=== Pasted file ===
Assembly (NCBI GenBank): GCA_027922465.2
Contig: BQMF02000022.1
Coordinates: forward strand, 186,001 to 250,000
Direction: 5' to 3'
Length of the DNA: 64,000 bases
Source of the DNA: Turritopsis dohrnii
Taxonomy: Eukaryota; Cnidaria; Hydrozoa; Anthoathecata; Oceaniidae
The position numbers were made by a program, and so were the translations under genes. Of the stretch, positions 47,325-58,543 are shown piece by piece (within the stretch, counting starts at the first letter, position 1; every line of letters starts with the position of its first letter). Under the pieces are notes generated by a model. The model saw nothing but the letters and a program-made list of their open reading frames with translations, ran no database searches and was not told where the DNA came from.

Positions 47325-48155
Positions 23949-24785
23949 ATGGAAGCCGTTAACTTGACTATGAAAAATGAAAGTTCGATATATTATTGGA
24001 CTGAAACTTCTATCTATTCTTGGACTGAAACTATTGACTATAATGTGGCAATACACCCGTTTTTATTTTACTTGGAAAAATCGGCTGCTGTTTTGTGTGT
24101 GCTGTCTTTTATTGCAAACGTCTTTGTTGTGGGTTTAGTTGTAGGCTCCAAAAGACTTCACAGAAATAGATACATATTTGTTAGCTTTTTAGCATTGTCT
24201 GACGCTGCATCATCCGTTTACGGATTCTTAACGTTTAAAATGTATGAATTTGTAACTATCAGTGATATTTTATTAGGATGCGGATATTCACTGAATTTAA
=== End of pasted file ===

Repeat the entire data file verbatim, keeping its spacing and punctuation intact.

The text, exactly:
Assembly (NCBI GenBank): GCA_027922465.2
Contig: BQMF02000022.1
Coordinates: forward strand, 186,001 to 250,000
Direction: 5' to 3'
Length of the DNA: 64,000 bases
Source of the DNA: Turritopsis dohrnii
Taxonomy: Eukaryota; Cnidaria; Hydrozoa; Anthoathecata; Oceaniidae
The position numbers were made by a program, and so were the translations under genes. Of the stretch, positions 47,325-58,543 are shown piece by piece (within the stretch, counting starts at the first letter, position 1; every line of letters starts with the position of its first letter). Under the pieces are notes generated by a model. The model saw nothing but the letters and a program-made list of their open reading frames with translations, ran no database searches and was not told where the DNA came from.

Positions 47325-48155
Positions 23949-24785
23949 ATGGAAGCCGTTAACTTGACTATGAAAAATGAAAGTTCGATATATTATTGGA
24001 CTGAAACTTCTATCTATTCTTGGACTGAAACTATTGACTATAATGTGGCAATACACCCGTTTTTATTTTACTTGGAAAAATCGGCTGCTGTTTTGTGTGT
24101 GCTGTCTTTTATTGCAAACGTCTTTGTTGTGGGTTTAGTTGTAGGCTCCAAAAGACTTCACAGAAATAGATACATATTTGTTAGCTTTTTAGCATTGTCT
24201 GACGCTGCATCATCCGTTTACGGATTCTTAACGTTTAAAATGTATGAATTTGTAACTATCAGTGATATTTTATTAGGATGCGGATATTCACTGAATTTAA